I was five or six years old when my father built a basketball goal, effectively converting our driveway into my personal arena of hoop dreams. He coached me on the rules and techniques of the game: dribbling, shooting, rebounding and use of the backboard. We played games of horse and one-on-one where the winner was the first person to score ten points. From that moment I considered myself an athlete. Like many young children I would eventually test my abilities at several sports but none of them suited me like basketball. Football, they used me as the tackling dummy. Baseball, to this day I will strike out in slow-pitch-softball. Track and Field, they once awarded me a ribbon for good sportsmanship. Swimming, I was assigned a personal lifeguard. Basketball, however, was a perfect fit and I devoted countless hours to the game even into my adult years, participating in basketball leagues and “working on my game” into my 30’s.
I’m a few years away from building a basketball court over the driveway for my sons but it’s never too early to acclimate them to sport-themed paraphernalia. When my youngest turned two a few weeks ago Teri suggested a “ball” themed party. Teri, her parents and Hudson decorated the walls of the house in “ball” stickers and inflated about 50 plastic basketballs, baseballs and soccer balls for party gifts. Maddox has a blast with all of the children running through the house terrorizing each other with the inflatable balls and kicking them into the neighbor’s yard (sorry about that Cesar). After we sang “Happy Birthday” and the candles were blown out I held my son on my lap while he ate his special chocolate vegan truffles and became a little emotional. Overcome with the joy of the moment. Partly because my youngest had officially entered the toddler years, but primarily because in the months leading up to his birthday as I dealt with the realities of my cancer there were moments when I questioned whether or not I would be alive for this moment. From the oncologist’s perspective the prognosis was so grim that I found myself praying, “Lord, please let me make it to see my son turn two.” His birthday had become my goal. It had become the means by which I started keeping score.
My last visit to the oncologist’s office was the most difficult and emotionally debilitating day of my life. I left his office and cried for hours as fear and doubt took the upper hand. Even now, four months later, I find I am still recovering from emotional wound delivered during that appointment. Despite the foreboding medical opinion, however, the visit to the doctor revealed something profound. When he looked at the image of my body on his computer screen and issued his ominous proclamation I discovered there were two cancers I was fighting. One is the melanoma and the other, a much more serious cancer, is fear.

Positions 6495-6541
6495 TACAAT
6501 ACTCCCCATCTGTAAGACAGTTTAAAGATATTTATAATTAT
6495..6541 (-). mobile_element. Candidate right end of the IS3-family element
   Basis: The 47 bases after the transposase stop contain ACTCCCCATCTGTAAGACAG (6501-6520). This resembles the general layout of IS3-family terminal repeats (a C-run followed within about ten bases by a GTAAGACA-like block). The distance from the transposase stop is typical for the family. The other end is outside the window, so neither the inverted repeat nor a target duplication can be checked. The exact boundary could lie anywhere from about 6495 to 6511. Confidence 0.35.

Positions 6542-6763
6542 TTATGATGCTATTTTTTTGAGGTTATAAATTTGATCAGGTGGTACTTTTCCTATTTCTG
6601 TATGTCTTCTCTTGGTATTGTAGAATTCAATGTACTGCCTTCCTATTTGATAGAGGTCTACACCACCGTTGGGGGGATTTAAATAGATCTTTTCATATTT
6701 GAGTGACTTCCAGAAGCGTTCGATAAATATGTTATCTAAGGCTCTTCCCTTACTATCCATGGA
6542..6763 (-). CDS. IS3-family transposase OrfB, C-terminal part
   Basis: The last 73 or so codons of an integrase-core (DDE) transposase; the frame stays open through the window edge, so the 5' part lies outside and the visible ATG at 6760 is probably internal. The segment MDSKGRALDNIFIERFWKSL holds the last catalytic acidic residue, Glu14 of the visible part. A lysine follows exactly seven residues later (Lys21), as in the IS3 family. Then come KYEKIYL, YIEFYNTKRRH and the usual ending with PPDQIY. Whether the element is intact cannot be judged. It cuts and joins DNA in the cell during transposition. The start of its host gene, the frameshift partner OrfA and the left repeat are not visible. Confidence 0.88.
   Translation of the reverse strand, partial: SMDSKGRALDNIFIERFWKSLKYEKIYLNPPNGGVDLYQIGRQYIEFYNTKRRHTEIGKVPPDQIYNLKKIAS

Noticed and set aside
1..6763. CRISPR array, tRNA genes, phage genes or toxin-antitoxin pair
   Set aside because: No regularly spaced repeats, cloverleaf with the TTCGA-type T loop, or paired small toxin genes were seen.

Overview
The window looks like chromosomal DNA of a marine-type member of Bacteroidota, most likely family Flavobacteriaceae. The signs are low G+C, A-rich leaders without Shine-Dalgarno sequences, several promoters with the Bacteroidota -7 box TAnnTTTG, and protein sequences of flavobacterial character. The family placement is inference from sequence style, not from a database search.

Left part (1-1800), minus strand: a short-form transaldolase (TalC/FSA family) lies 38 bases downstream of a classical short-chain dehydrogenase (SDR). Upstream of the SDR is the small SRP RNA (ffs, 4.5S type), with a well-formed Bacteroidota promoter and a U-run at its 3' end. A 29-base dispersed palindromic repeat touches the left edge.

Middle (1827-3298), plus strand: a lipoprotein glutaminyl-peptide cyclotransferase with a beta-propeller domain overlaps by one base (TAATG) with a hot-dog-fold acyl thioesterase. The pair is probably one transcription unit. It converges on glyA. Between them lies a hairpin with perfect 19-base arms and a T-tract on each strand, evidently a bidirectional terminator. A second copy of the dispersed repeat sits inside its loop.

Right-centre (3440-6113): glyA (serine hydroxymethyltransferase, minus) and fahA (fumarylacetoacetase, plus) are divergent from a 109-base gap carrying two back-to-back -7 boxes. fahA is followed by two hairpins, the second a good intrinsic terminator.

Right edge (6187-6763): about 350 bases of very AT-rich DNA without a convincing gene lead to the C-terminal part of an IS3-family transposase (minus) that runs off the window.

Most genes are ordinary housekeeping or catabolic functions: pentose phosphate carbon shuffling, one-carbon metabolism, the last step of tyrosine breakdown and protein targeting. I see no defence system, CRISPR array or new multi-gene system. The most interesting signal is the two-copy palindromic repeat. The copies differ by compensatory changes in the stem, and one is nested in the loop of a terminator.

Fear is a cancer whose roots are planted deep into my mind and spirit. Its presence robs my life of joy. Fear and joy are forever at odds and cannot co-exist. Where fear reigns in my mind, joy is nowhere to be found.
Healing the mind of fear, I am learning, is a spiritual and emotional process that requires a different means of keeping score. Initially I tried keeping score by hoping for favorable results when I slid into a PET Scan machine and had the results interpreted by a doctor who provided a prediction about my future. I quickly tired of being told “eight to twelve months” followed by a consoling pat on the shoulder. Fear is not purged with a scan. Technology will never advance past primal fear. Medical machinery will never trump human instinct. Fear cannot be removed on the operating table. The surgeon’s scalpel cuts deeper than flesh and bone. It slices through the mental, emotional and spiritual tendons that make up a whole person and these must be repaired in order to affect recovery.
A different way to keep score had to be found. A method that doesn’t rely on a prognosis but takes into account the state of my mind. I had to find a way to measure joy. This is how I do it. Each day I ask myself a simple question, “Am I able to greet the morning with joy, thanking God for the day and possessing the ability to spend time with family and friends?” If I can answer that question, “Yes!” then I am winning. When I score what is truly important I find it is possible to win regardless of what happens with the melanoma.
Will I ever drag myself back to oncologist’s office for another scan? I can’t say for certain. In many ways I feel like my five-year-old self again, learning the rules of a game for the first time. I’ve traded the basketball, backboard and driveway for faith, nutrition and the discipline of a daily routine. And the object of the game isn’t to score the most points or have the most scans done, but to live each day with the most joy.
• Teri and I are so thankful your constant encouragement and participation in our journey. You are a source of joy for us and we love hearing from you.
• Our experiences and research over the past eight months have taught us so much about health, nutrition, eating, and treasuring life. We are eager to share our experiences and learn from your experiences as well. To that end Teri and I are going to host people in our home semi-regularly to impart some of what we have learned and further participate with you in this journey. If you are interested in joining us, please let us know and we will add you to the invitation list.
• I am going to be posting these emails and, from time to time, other curious essays on the website http://www.brucebbriggs.com. Please feel free to stop by for a visit and subscribe to have the posts sent to your inbox.